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From Bryan Keller <brya...@gmail.com>
Subject Re: Poor HBase map-reduce scan performance
Date Wed, 01 May 2013 16:39:19 GMT
Yes I have monitored GC, CPU, disk and network IO, anything else I could think of. Only the
CPU usage by the regionserver is on the high side.

I mentioned data local jobs make up generally 240 of the 250 mappers (96%) - I get this information
from the jobtracker. Does the JMX console give more accurate information?

On May 1, 2013, at 3:56 AM, Jean-Marc Spaggiari <jean-marc@spaggiari.org> wrote:

> @Lars, how have your calculated the 35K/row size? I'm not able to find the
> same number.
> @Bryan, Matt's idea below is good. With the hadoop test you always had data
> locality. Which your HBase test, maybe not. Can you take a look at the JMX
> console and tell us your locality % ? Also, over those 45 minutes, have you
> monitored the CPWIO, GC activities, etc. to see if any of those might have
> impacted the performances?
> JM
> 2013/5/1 Matt Corgan <mcorgan@hotpads.com>
>> Not that it's a long-term solution, but try major-compacting before running
>> the benchmark.  If the LSM tree is CPU bound in merging HFiles/KeyValues
>> through the PriorityQueue, then reducing to a single file per region should
>> help.  The merging of HFiles during a scan is not heavily optimized yet.
>> On Tue, Apr 30, 2013 at 11:21 PM, lars hofhansl <larsh@apache.org> wrote:
>>> If you can, try 0.94.4+; it should significantly reduce the amount of
>>> bytes copied around in RAM during scanning, especially if you have wide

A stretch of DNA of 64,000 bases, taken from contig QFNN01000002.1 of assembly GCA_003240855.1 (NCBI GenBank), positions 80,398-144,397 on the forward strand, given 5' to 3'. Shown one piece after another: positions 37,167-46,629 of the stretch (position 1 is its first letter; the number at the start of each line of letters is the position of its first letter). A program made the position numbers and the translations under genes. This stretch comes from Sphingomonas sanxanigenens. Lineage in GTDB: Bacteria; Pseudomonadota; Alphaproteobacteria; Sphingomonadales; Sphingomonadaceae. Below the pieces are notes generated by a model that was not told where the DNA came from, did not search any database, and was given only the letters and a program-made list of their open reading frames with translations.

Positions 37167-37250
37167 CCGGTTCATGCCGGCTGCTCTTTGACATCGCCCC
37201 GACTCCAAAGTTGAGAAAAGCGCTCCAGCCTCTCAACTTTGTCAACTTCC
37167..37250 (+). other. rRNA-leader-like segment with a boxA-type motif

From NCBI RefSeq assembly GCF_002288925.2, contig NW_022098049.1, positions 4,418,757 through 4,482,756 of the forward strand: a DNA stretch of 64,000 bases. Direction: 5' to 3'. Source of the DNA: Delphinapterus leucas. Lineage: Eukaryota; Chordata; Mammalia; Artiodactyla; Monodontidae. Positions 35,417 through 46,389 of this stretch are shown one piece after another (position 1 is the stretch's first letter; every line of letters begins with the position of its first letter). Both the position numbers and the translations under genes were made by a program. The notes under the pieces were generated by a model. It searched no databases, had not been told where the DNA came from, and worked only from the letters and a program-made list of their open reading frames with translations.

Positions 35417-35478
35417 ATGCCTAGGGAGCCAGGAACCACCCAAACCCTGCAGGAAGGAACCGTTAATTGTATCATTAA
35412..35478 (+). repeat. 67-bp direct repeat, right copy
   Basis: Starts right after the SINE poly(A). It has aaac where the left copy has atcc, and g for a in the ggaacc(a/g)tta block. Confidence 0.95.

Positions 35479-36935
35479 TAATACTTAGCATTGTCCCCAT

>>> rows and/or large key portions. That in turns makes scans scale better
>>> across cores, since RAM is shared resource between cores (much like
>> disk).
>>> It's not hard to build the latest HBase against Cloudera's version of
>>> Hadoop. I can send along a simple patch to pom.xml to do that.
>>> -- Lars
>>> ________________________________
>>> From: Bryan Keller <bryanck@gmail.com>
>>> To: user@hbase.apache.org
>>> Sent: Tuesday, April 30, 2013 11:02 PM
>>> Subject: Re: Poor HBase map-reduce scan performance
>>> The table has hashed keys so rows are evenly distributed amongst the
>>> regionservers, and load on each regionserver is pretty much the same. I
>>> also have per-table balancing turned on. I get mostly data local mappers
>>> with only a few rack local (maybe 10 of the 250 mappers).
>>> Currently the table is a wide table schema, with lists of data structures
>>> stored as columns with column prefixes grouping the data structures (e.g.
>>> 1_name, 1_address, 1_city, 2_name, 2_address, 2_city). I was thinking of
>>> moving those data structures to protobuf which would cut down on the
>> number
>>> of columns. The downside is I can't filter on one value with that, but it
>>> is a tradeoff I would make for performance. I was also considering
>>> restructuring the table into a tall table.
>>> Something interesting is that my old regionserver machines had five 15k
>>> SCSI drives instead of 2 SSDs, and performance was about the same. Also,
>> my
>>> old network was 1gbit, now it is 10gbit. So neither network nor disk I/O
>>> appear to be the bottleneck. The CPU is rather high for the regionserver
>> so
>>> it seems like the best candidate to investigate. I will try profiling it
>>> tomorrow and will report back. I may revisit compression on vs off since
>>> that is adding load to the CPU.
>>> I'll also come up with a sample program that generates data similar to my
>>> table.
>>> On Apr 30, 2013, at 10:01 PM, lars hofhansl <larsh@apache.org> wrote:
>>>> Your average row is 35k so scanner caching would not make a huge
>>> difference, although I would have expected some improvements by setting
>> it
>>> to 10 or 50 since you have a wide 10ge pipe.
>>>> I assume your table is split sufficiently to touch all RegionServer...
>>> Do you see the same load/IO on all region servers?
>>>> A bunch of scan improvements went into HBase since 0.94.2.
>>>> I blogged about some of these changes here:
>>> http://hadoop-hbase.blogspot.com/2012/12/hbase-profiling.html
>>>> In your case - since you have many columns, each of which carry the
>>> rowkey - you might benefit a lot from HBASE-7279.
>>>> In the end HBase *is* slower than straight HDFS for full scans. How
>>> could it not be?
>>>> So I would start by looking at HDFS first. Make sure Nagle's is
>> disbaled